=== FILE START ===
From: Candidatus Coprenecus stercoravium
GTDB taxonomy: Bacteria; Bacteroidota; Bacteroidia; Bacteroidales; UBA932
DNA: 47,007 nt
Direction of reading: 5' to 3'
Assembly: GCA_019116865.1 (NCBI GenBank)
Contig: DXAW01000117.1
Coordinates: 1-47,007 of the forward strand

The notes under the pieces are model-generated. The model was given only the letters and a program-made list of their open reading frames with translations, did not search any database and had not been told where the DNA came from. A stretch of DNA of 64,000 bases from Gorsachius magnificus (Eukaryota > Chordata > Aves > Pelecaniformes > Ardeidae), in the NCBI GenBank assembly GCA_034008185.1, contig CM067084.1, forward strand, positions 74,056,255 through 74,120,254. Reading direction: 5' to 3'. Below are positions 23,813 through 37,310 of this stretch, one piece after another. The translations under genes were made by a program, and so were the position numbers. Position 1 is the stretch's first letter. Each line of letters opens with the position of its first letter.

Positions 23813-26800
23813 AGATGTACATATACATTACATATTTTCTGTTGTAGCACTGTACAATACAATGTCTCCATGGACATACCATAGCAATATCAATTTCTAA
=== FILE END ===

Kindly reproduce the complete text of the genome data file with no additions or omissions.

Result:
From: Candidatus Coprenecus stercoravium
GTDB taxonomy: Bacteria; Bacteroidota; Bacteroidia; Bacteroidales; UBA932
DNA: 47,007 nt
Direction of reading: 5' to 3'
Assembly: GCA_019116865.1 (NCBI GenBank)
Contig: DXAW01000117.1
Coordinates: 1-47,007 of the forward strand

The notes under the pieces are model-generated. The model was given only the letters and a program-made list of their open reading frames with translations, did not search any database and had not been told where the DNA came from. A stretch of DNA of 64,000 bases from Gorsachius magnificus (Eukaryota > Chordata > Aves > Pelecaniformes > Ardeidae), in the NCBI GenBank assembly GCA_034008185.1, contig CM067084.1, forward strand, positions 74,056,255 through 74,120,254. Reading direction: 5' to 3'. Below are positions 23,813 through 37,310 of this stretch, one piece after another. The translations under genes were made by a program, and so were the position numbers. Position 1 is the stretch's first letter. Each line of letters opens with the position of its first letter.

Positions 23813-26800
23813 AGATGTACATATACATTACATATTTTCTGTTGTAGCACTGTACAATACAATGTCTCCATGGACATACCATAGCAATATCAATTTCTAA